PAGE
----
Famed ex dolphin trainer Rick O Barry has been for three years campaigning to stop this slaughter, and its getting harder, every day to bear this brutality that Japan allows to be unchecked.

Its January the 8th 2012. I awoke this sunday morning, an otherwise beautifull morning to what should have been a lovely day. I turned over, checked the time, 7.17am. I sit up, think about the good things that will happen, breakfast with my old buddy from Koh Samui, coffee with friends from Mumbai, a few hours boating possibly into Phang Nga Bay, Phukets gorgeous national park and dinner with my wife… a nice day right.

Then i turn on my twitter account and check the overnight messages.

indigonick is my twitter acccount, and after doing the radio show last night for 89.5FM, my regular Going Green show from 5-7pm where i recap the weeks news and views globally on all things green. Twitter is a great source of green info, as it aggregates feeds from WWF, IUCN, climate scientists, eneergy specialists, eco advocates, anti plastic campaigns etc etc.

Two people i follow very closely in their campaigning travels is Rick O Barrys tweets and his team at Taiji in Japan and The Sea Shepard, whose campaigns around the world against whale hunting are always action packed and confrontational.

At 7.17am my first twitter, after a good nights sleep was


Taiji: dolphin bodies now being loaded into the butcher house. The deed is done this day in Taiji town.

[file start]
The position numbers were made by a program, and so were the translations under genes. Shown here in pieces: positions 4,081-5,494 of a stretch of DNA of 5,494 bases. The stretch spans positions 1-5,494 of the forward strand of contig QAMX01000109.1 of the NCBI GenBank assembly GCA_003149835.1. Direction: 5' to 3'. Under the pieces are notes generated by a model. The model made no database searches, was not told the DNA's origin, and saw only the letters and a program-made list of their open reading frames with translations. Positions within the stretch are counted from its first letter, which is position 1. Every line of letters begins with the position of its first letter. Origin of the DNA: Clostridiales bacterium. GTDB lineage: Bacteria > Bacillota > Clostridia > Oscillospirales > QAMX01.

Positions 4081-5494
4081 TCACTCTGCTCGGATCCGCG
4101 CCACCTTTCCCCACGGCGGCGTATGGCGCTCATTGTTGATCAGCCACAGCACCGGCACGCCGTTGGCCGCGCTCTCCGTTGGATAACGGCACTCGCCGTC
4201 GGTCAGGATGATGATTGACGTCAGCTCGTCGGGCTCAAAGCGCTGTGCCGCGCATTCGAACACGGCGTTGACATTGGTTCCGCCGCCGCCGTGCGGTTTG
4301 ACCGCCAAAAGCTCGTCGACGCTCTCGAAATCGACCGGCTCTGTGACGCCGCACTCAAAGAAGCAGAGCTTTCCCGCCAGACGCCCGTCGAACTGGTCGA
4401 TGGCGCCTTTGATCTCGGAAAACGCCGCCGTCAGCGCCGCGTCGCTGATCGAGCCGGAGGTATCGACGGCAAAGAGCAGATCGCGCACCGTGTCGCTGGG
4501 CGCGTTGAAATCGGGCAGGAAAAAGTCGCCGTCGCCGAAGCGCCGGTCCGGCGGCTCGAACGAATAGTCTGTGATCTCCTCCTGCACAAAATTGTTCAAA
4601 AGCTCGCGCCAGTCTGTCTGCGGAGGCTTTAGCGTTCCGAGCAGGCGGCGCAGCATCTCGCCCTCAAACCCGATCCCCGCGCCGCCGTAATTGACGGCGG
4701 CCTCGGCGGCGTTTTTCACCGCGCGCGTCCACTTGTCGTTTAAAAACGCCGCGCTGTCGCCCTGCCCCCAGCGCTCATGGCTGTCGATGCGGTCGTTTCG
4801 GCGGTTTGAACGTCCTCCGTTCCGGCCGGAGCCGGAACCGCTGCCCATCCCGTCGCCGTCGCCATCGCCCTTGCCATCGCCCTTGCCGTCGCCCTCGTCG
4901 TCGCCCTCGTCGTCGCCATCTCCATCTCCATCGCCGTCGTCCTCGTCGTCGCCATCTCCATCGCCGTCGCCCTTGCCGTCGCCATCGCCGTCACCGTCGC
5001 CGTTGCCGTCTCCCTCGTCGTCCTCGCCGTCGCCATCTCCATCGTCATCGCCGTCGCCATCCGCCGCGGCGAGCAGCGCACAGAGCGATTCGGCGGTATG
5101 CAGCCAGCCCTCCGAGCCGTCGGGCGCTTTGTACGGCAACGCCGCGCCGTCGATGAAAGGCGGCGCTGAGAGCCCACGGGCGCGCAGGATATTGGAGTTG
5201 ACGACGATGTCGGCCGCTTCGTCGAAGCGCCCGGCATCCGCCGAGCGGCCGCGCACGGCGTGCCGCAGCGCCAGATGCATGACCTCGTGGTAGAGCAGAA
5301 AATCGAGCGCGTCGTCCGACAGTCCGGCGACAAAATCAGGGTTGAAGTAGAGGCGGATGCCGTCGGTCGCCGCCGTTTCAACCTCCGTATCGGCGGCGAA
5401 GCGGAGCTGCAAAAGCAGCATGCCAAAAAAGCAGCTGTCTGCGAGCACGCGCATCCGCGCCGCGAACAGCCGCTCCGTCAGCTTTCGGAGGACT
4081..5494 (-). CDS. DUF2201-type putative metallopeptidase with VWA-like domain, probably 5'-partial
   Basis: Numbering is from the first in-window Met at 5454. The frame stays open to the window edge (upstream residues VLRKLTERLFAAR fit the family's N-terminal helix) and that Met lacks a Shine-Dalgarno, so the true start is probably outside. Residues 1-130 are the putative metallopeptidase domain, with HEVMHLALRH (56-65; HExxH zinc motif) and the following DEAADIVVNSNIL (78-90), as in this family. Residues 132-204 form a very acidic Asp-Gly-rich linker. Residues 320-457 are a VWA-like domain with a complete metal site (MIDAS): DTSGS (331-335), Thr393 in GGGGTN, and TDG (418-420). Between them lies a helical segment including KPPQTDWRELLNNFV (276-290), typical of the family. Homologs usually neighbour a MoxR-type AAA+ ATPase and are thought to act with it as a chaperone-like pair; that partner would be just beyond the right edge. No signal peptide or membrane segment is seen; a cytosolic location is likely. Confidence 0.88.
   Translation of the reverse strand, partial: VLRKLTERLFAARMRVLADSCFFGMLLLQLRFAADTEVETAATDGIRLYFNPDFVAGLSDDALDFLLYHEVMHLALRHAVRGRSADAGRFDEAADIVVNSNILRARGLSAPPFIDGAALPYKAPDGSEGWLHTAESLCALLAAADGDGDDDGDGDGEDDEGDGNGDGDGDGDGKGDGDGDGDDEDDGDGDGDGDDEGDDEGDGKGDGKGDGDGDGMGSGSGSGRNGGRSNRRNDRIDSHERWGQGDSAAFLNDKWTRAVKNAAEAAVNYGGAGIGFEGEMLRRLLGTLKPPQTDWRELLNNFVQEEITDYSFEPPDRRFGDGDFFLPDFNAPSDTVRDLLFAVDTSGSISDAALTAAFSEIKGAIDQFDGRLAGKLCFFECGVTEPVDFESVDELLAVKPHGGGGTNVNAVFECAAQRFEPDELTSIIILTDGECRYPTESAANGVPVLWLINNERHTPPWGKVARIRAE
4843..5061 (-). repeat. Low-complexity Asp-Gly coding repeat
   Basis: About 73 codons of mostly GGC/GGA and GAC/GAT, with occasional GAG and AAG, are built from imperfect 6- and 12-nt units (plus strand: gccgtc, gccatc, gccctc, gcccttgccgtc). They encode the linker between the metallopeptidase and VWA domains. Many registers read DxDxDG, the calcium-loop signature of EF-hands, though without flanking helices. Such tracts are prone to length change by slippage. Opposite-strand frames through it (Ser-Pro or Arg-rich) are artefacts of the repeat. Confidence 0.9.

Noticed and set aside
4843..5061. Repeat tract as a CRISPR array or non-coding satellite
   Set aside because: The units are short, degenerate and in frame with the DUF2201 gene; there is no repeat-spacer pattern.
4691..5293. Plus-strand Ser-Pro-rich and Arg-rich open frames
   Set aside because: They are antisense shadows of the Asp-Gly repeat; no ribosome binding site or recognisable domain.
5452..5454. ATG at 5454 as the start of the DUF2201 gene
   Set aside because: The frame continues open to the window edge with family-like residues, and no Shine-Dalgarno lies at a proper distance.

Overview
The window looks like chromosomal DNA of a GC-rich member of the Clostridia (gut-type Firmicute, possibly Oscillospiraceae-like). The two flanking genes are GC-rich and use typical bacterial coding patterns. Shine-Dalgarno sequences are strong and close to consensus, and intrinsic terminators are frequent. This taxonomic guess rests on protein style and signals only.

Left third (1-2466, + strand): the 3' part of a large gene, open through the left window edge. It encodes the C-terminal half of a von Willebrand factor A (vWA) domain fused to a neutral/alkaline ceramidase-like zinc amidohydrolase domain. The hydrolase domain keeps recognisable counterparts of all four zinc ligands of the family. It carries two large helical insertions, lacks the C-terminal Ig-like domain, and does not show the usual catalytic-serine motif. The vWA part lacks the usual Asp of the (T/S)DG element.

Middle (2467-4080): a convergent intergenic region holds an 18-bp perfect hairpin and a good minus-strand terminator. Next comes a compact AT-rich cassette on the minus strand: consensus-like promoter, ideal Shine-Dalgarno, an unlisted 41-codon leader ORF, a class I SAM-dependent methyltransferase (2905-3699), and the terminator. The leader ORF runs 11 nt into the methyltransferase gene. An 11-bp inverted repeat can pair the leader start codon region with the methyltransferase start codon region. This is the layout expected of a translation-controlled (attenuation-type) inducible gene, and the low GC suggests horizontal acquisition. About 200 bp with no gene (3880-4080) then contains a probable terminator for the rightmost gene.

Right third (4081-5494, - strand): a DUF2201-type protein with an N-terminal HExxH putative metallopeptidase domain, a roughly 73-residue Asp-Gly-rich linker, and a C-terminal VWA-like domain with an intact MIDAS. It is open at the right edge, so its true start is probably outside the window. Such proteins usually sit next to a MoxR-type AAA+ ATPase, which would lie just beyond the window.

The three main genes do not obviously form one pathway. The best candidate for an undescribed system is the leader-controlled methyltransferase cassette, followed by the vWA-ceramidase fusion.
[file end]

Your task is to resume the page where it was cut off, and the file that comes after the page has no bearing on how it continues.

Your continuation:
24 minutes earlier the tweet ran red

Taiji:: dolphins, including at least one baby, being dragged by their tails under the tarps covering the cove

One hour earlier

Taiji: dolphins now behind nets in the killing cove. Murder soon to follow

Two hours earlier

Taiji: Approxiametely 12 striped dolphins almost in the cove.

Three hours earlier

Taiji: Confirmed. Dolphins are being driven towards the cove. Time to start contacting the embassies!

Three hours earlier

Taiji: 7 Dolphin hunting boats in drive formation close to shore

Four hours earlier

Taiji: 11 dolphin hunting boats have departed Taiji harbour. Murder is afoot. Erwin is in jail.


This is the second day of hunting Dolphins in Taiji in 2012

On the first day of hunting on January 5th, after a hunting break the dolphin boats initially drove a pod of around 200 dolphins for hours, eventually trapping up to 45 dolphins in the killing cove and brutally stabbing them to death, after taking a few to be held captive in an aquarium, so that cruel circus shows called aquariums can make money from these poor wild creatures whose lives have been brutally controlled.

THIS MUST STOP, AND STOP NOW  is the main website that highlights the Save Japan Dolphins campaign.

THE COVE, is the documentary that was made about it, and although shocking is a must see video


This week, live from Taiji, Rick has started live feeds from the killing fields. follow live, early mornings 5 am thai time, 6am HK time


Who to follow on twitter

@sjdolphins Save Japan Dolphins

@seasheperd Sea Sheperd

@RichardOBarry Rick O Barry


Leave a comment


Dolphins dont like plastic bags

The Cove movie